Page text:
The urgency for Africa to fight back against economic slowdown triggered by the pandemic has never been greater, but many of our leaders are yet to present a clear plan of action. What is clear, however, is that any recovery in Africa will be a short-lived illusion unless governance is included as a fundamental building-block in any economic revival strategy.
Africa faces the gravest challenge of a lifetime. The world economic order has been upturned, and Nobel Laureate Joseph Stiglitz recently told the UN General Assembly that he finds the prospect of a quick global recovery from the pandemic to be “a fantasy”. Indeed, Africa’s growth has turned negative for the first time in nearly 50 years. An additional 40 million Africans have been pushed into extreme poverty. The continent will need an estimated $1.2 trillion over the next three years to recover from the pandemic.
Good governance – consisting of transparency, accountability, anti-corruption, citizen participation, and an enabling legal judicial framework – was described by former UN Secretary General Kofi Annan as “perhaps the single most important factor in eradicating poverty and promoting development”. There is a reason why investors and businessmen regard Mo Ibrahim’s Ibrahim Index of African Governance (IIAG) as a key reference point when looking at whether or not to invest in our continent.
Though reforms take time, the results would be immediate. Better governance and less corruption would create more revenue for the government, more efficient use of this revenue, increased private investment and job opportunities, and more money to spend and invest in services vital to long-term development, such as health and education.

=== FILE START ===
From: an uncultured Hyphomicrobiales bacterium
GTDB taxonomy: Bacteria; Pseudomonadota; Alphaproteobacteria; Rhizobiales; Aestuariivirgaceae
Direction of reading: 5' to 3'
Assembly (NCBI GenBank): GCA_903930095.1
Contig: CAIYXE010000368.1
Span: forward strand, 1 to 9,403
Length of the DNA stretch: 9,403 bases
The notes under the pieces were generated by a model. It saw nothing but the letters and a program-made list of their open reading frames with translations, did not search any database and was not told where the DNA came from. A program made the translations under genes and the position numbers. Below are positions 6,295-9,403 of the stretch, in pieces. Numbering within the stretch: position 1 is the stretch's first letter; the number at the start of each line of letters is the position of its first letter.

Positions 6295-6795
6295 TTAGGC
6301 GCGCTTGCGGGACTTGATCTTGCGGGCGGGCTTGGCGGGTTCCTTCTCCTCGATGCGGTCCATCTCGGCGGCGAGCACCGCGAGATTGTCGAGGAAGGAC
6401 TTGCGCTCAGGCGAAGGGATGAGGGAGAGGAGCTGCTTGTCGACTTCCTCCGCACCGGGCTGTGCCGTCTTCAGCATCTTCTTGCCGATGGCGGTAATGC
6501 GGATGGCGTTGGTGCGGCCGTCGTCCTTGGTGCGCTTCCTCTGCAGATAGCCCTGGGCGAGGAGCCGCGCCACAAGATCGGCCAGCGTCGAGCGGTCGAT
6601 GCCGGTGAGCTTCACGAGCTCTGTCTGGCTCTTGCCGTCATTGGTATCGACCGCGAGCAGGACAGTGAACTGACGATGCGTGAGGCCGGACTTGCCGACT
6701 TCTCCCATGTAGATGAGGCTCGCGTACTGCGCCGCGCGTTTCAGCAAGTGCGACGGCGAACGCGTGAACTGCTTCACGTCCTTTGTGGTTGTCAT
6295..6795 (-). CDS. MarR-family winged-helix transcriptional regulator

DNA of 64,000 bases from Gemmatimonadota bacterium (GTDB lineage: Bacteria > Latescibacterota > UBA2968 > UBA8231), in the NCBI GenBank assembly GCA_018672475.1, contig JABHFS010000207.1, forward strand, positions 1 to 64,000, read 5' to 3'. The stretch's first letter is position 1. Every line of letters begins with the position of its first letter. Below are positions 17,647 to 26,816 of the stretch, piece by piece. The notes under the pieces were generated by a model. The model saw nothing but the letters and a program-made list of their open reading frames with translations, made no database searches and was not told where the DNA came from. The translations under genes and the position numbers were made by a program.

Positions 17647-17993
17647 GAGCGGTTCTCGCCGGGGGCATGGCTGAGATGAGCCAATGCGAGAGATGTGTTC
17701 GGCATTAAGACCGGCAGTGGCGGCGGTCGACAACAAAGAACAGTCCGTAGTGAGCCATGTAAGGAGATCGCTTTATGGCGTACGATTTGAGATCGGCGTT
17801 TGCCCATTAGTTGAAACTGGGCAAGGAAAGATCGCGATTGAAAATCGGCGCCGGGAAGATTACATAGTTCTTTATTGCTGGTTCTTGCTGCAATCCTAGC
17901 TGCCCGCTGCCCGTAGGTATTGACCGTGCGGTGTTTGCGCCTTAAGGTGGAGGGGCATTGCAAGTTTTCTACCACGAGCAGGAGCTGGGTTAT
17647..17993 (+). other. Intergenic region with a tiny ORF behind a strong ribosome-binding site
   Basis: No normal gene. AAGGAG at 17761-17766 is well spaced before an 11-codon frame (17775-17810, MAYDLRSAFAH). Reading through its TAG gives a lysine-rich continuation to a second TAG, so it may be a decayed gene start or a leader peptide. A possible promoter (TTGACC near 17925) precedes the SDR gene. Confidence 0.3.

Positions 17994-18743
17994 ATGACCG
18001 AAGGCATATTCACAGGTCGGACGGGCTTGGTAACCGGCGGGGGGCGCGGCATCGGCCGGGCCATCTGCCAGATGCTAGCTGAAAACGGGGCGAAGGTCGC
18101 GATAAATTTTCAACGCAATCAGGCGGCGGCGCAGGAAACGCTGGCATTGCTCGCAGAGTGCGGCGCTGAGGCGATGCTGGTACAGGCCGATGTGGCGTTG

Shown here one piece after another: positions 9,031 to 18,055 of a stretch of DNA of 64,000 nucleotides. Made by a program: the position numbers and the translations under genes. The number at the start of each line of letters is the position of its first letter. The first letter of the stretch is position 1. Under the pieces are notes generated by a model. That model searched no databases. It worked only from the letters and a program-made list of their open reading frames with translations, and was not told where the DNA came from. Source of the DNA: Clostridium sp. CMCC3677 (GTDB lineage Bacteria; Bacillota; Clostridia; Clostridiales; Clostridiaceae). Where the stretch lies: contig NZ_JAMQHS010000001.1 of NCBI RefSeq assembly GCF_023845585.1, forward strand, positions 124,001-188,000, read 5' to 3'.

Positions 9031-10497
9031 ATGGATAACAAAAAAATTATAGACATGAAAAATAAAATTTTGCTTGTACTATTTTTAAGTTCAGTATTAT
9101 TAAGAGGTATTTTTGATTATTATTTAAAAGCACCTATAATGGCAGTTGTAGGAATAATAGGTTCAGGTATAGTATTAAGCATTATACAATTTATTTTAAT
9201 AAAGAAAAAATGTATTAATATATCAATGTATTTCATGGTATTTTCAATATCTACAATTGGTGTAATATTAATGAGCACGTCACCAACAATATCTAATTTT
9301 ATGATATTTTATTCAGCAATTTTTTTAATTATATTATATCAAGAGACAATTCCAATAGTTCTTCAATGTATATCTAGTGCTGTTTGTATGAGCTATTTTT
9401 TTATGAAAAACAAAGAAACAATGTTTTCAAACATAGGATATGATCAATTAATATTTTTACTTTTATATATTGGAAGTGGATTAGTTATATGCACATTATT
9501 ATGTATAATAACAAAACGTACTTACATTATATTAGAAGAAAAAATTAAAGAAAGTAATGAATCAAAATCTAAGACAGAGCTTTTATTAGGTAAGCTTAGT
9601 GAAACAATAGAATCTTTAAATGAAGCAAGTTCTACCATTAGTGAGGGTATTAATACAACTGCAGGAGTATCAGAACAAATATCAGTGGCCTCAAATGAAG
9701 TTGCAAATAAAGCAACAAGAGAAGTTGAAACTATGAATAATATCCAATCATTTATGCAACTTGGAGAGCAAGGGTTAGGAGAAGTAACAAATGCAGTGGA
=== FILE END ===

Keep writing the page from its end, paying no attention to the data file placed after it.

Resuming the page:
Of course, good governance is not the sole driver of growth. Some countries perceived as having weak governance have experienced episodes of strong growth driven by other factors, including natural resource wealth. In other cases, countries with good governance have not necessarily enjoyed strong growth.
But good governance does eradicate factors which stymie economic growth. Analysts from the IMF have described these undermining factors as acting like sand in an economic engine.
Unfortunately, governance in Africa – where it is most needed – is consistently poor. In recognition of this unfortunate situation, the African Union (AU) envisioned in the Agenda 2063 “an Africa of good governance, democracy, respect for human rights, justice and the rule of law”.
This vision is appreciated across the continent, but is especially strong for my country – Liberia – due to our deep links to the AU. Liberia played a pivotal role in the formation of the Organisation of African Unity (OAU) – the forerunner of the AU. Liberia’s President Tubman hosted a conference in Sanniquellie in 1959 with Ghana’s President Nkrumah and Guinea’s President Touré, the main purpose of which was to strategize the continental integration of Africa.